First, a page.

• Industry News
  • Law & Malpractice
  • Coding & Documentation
  • Practice Management
  • Finance
  • Technology
  • Patient Engagement & Communications
  • Billing & Collections
  • Staffing & Salary

How did healthcare get to this point?

Physicians PracticePhysicians Practice April 2024
Volume 2
Issue 4

Recounting the steps that have brought healthcare to this state.

capitol dome in Washington DC | © W.Scott McGill - stock.adobe.com

© W.Scott McGill - stock.adobe.com

I have been fretting about the Congressional dysfunction and, selfishly, on its impact on physician practices. Every year, too much time is spent on the short-term crisis (e.g., Medicare’s 3.4% cut to physician reimbursement) and too little time on a long-term fix. How did we get to this myopic and demoralizing state of affairs? Here’s my take.

Medicare was established back in 1965. Akin to Social Security, Medicare was designed as a ‘pay it forward’ program. Workers and employers contributed to a pool of money to provide care to those on Medicare and Social Security, with an understanding that future generations would do the same for them. It made a lot of sense. Unfortunately, both the Medicare Trust Fund and Social Security are slated to run out of funds in the next decade, leaving future generations to hold the bag. What went wrong?

  • Life expectancy – Medicare was set up to provide healthcare for seniors for a dozen or so years. But seniors are living 4+ years longer than in 1965. The model hasn’t accounted for this 25%+ increase in longevity. There’s a net increase of 10,000 Medicare enrollees every day between now and 2030.
  • The worker/senior ratio – When Medicare was created, there were about four US workers for every senior drawing on Medicare and Social Security. The ratio has fallen to 2.8 workers for every senior. It’s a function of smaller families (3 kids per family down to 1.6) and the aforementioned longevity.
  • Technology – My dad died in 2020 after drawing on Medicare for 25 years. In his final decade, he had multiple joint replacements, a TAVR along with other cardiac procedures; numerous MRIs, CTs, and probably a PET or two. All were things that either did not exist in 1965 or would never have been done on someone his age.
  • Pharma – Again using Dad as an example, he was on a slew of medications in his final years for hypertension, joint pain, arrhythmias, anxiety, and the like. None of the expensive medications he took every day existed back in 1965. Pharma advances have kept folks alive longer, and the longer one lives, the more parts there are that fall apart and need mending.
  • Bureaucracy – Healthcare has become a bureaucracy. About 30% of the excess healthcare spend in the US can be attributed to administrative layers, per the Commonwealth Fund. Every layer we add between patients and clinicians adds expense.
  • Tort reform – Tort Reform no longer gets the attention it deserves, quite unfortunately. Defensive medicine has become a given, an expensive given still in need of true reform.It remains a significant cost driver, in my estimation. A patient going to the ED with a headache may get an EKG to rule out something cardiac, an MRI or CT to rule out a stroke, and a carotid doppler ultrasound to rule out a blockage. Ka Ching, Ka Ching. Good care, yes. Necessary care? Not necessarily.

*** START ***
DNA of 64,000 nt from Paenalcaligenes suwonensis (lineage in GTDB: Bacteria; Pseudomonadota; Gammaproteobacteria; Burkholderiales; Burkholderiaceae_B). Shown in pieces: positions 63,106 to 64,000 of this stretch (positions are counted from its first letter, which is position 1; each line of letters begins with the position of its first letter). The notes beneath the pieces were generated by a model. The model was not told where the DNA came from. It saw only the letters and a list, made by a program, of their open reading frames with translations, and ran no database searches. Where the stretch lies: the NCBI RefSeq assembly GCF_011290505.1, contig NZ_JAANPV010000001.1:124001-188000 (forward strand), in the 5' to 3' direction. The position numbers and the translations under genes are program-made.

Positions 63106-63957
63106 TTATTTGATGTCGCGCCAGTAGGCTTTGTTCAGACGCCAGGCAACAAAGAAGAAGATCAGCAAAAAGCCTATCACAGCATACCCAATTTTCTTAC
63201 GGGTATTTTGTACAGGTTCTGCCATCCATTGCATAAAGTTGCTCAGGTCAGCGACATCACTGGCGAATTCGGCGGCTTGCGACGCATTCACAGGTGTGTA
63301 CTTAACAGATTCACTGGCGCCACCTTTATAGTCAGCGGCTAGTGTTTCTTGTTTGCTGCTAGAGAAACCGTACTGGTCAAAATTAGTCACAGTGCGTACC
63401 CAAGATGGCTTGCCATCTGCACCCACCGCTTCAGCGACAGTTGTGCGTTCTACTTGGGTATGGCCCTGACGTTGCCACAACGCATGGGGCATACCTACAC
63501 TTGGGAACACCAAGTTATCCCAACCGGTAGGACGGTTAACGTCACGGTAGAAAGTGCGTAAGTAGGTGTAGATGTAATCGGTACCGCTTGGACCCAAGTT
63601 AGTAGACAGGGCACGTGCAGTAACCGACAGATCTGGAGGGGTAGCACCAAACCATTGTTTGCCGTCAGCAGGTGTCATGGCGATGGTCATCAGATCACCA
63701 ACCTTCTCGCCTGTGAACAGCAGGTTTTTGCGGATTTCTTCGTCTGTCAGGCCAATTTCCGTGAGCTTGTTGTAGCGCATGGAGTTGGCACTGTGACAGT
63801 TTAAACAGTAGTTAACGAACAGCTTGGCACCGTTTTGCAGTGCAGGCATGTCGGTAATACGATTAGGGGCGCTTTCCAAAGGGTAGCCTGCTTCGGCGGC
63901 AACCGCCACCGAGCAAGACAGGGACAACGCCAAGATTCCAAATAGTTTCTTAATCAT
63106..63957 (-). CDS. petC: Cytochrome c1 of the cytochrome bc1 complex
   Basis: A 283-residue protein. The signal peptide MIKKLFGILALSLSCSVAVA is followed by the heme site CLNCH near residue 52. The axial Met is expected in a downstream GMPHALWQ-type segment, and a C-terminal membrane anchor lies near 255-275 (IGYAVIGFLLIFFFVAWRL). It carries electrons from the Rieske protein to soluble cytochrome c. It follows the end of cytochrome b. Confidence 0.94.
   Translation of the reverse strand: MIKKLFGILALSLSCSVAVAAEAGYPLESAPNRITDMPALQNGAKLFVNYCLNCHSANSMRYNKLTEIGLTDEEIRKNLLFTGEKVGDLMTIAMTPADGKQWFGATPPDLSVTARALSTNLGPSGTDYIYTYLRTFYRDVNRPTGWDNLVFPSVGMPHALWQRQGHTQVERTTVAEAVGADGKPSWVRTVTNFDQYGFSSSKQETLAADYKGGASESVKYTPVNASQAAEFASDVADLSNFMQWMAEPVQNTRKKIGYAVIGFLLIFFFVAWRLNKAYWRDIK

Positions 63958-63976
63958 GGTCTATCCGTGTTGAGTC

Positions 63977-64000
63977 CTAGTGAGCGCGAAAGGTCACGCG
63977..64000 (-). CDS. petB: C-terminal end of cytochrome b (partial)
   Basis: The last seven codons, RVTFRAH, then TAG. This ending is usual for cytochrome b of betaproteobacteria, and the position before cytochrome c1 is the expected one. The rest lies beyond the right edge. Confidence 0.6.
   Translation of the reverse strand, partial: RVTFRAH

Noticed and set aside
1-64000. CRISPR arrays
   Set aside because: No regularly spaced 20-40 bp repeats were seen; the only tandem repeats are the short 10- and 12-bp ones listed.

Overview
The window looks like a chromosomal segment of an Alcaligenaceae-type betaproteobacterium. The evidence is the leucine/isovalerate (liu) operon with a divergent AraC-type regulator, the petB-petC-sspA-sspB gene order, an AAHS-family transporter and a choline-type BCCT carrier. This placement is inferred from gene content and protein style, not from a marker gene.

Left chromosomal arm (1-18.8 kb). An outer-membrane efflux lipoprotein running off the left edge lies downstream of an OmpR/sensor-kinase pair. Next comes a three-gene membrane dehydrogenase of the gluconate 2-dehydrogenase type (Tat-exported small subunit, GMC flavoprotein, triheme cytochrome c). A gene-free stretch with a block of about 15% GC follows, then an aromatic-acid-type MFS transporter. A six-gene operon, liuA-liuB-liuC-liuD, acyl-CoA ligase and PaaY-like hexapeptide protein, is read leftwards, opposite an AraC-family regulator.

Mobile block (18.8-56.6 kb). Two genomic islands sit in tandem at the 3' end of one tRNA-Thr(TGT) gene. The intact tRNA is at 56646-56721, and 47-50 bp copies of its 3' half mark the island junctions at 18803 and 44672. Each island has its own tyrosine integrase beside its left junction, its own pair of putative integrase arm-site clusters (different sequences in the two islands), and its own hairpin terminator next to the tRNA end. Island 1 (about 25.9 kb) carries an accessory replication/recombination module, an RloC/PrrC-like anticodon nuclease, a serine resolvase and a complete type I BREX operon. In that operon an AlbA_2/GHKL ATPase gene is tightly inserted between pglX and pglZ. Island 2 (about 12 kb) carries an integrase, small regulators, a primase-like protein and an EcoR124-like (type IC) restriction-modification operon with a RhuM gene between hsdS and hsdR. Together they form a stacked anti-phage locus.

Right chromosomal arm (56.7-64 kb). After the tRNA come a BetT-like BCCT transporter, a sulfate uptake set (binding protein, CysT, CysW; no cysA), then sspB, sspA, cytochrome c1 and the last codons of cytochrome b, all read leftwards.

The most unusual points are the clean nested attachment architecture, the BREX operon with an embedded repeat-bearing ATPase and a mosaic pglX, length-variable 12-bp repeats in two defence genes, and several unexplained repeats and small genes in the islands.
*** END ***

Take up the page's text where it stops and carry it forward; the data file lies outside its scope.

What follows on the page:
• Keeping up with the Joneses – Many years ago, a hospital CEO wanted my practice to lease an office in a monument he had built to healthcare excess. He wanted our front door to be across the lobby from a two-story waterfall surrounded by custom stonework. When I told him ‘no’, that I didn’t want our patients to think their co-pays were paying for his extravagance, he thought I was an idiot. I wasn’t; access trumps excess every time.
  • Kicking cans down the road – Politicians kick cans down the road; it’s key to re-election. They have known since the early 70s the ‘pay it forward’ basis of Medicare and Social Security was collapsing under societal trends and medical advances. What have they done?Kicked the can down the road. At 61, I figure both will be there for me, but I know neither will exist for my children or grandchildren unless critical, albeit unpopular, decisions are made.

That’s how we got here. Where do we go from here? I am not sure.

Rationing is a bad word, but I think it has a place in our future provided tort reform goes hand-in-hand.Not to be trite or glib, but “we” kept my dad alive five years past his ideal ‘sell by’ date. Hundreds of thousands of dollars were spent keeping him with us in an ever-declining but always-in-pain state. I love Dad and miss him, but I also know it was a huge waste of money.

National health insurance? Possibly. We need to take a hard look at what value health insurance companies bring to the table, particularly given their staggering profits. Perhaps it is time to turn everything upside down and start serving patients rather than stockholders.

I am throwing spaghetti at the writing on the wall. I know. Nothing will happen until Congress unites to address the issues. Wait, I just saw a pig fly overhead. Made you look. Congress is incapable of putting our country ahead of reelection, bipartisanship, and fealty. I know. So do you. But as soon as I advance from knowing the causes to knowing how to fix the problem, you will be the first I call. Promise.

Lucien W. Roberts, III, MHA, FACMPE is a semi-retired practice administrator and long-time writer for Physicians Practice and Medical Economics. In his semi-retired kind of life, he is fortunate to be part of an infusion center with a simple measure of success: one happy patient at a time.

Related Videos
The future of Medicare payments
Anders Gilberg gives an interview
Syed Nishat, BFA, gives expert advice
physician's practice
© 2024 MJH Life Sciences

All rights reserved.